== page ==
But I don’t think people should be so intimidated by the unattributed dialogue. As Gaddis himself said, he wants his readers to take everything in at spoken pace. It’s quite slow. There’s no need to rush with it. He asks us to appreciate the musical flow of the language, which I think is enough. Not everything that he’s writing about has to hit you. You don’t have to grasp everything. You just have to get the feeling.
That’s why I think the transmission of his rage in Agape Agape is so potent. It’s a direct access. It’s the feeling that counts, not the density.
ML: Do you feel like there are specific moments where Gaddis’s voice speaks really strongly, or do you think that it sneaks up on you through a slow accumulation?
DT: To me, it seemed that the end of JR when the boy is talking on the telephone about his idea for a new company (even though his last idea for a company, the JR Family of Corporations, had just failed) was a moment where Gaddis was tapping at the reader, asking, “hey, are you listening?” It could seem like Gaddis was being cranky, adopting that persona. However, he’s actually trying to express something essential about the American spirit: the idea that even after it’s failed, it will get back up on its feet and try the same things over again, sometimes without having improved in any way ethically. (Laughs)
It is a slow accumulation. You have to pay attention really closely if you want to catch things. He demands total rigor from the reader. To my mind he’s saying, “if you’re going to pick up my book, you’d better listen.”
ML: On the subject of adopting different personae: I’ve heard that you’re going on to pursue studies in another realm (the medical field) after your BA. What role do you think this project might play in your future? Do you feel a kinship with Gaddis as a fellow writer who worked within different fields (documentary filmmaking, PR) throughout his life? Do you feel like having a cross-disciplinary background has informed your research?
DT: Being a History of Science major, I don’t think Gaddis was ever skilled or knowledgeable enough about a scientific profession that he could have pursued one as a career, though in the years between publishing The Recognitions and JR he worked for IBM, and other industry giants. He was mainly channeling the scientific information he gleaned from others, then putting a slight spin on it in his scripts, ghostwritten speeches, and education proposals. He often bends scraps of scientific information towards an aesthetic purpose. You’ll find Thoreau dropped in along with a line about television education.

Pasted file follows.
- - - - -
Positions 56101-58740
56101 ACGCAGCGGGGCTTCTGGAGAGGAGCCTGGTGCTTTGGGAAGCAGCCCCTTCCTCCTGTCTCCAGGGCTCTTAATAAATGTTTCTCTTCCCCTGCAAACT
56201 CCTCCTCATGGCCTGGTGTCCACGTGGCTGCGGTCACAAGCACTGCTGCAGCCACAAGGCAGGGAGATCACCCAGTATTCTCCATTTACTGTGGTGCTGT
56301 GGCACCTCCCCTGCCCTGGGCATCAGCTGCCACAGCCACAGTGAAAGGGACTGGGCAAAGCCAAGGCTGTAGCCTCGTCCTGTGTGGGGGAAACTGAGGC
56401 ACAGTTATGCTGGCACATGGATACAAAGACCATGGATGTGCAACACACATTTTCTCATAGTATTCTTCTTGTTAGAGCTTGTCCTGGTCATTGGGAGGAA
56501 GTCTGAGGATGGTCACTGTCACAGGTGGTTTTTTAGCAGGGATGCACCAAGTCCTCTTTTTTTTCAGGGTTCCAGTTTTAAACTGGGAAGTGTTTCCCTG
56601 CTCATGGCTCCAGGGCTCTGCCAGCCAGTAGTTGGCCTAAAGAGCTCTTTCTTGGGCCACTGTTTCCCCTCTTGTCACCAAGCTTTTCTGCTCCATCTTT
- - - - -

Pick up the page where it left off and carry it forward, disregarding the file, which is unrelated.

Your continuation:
For me, his dabblings in science are not interesting as the work of a scientist but rather as somebody who comes from the humanities, who manages to take in scientific information and mash it up with the humanities allegorically. I’ll be going to med school after college and I don’t see much in Gaddis that would interest any doctor seeking medical information. I’m just interested in Gaddis because I like art.
ML: I’m curious about your plans for this project. Is this something that fits into the broader scheme of your career, or is it something you’re pursuing primarily because it’s personally rewarding to you in this moment?
DT: It’s personally rewarding to me because it brings me full circle from where I was at the beginning of college. It’s a metric of how I’ve grown. The benefit of the humanities is not always obvious for someone going into a career in science, but I think they develop your soul.
Through his novels, Gaddis gives you a fuller picture of the human race. He builds this picture in bits, through observations about how a corporation is run, notes about the way people’s voices sound when they’re ticked off—little tips that help you adjust your behavior when you’re around other people. You’re meeting a lot of people whenever you open a Gaddis novel.
A lot of these points have recently been expressed by Joseph Tabbi in his biography of Gaddis, Nobody Grew But The Business. Tabbi stresses that paying attention is the most important thing when you open a Gaddis novel. Paying attention is a good lesson for those in the medical profession as well. I think there are ways to cross-train your brain between soft science, hard science, humanities, engineering. There are ways the disciplines can learn from each other.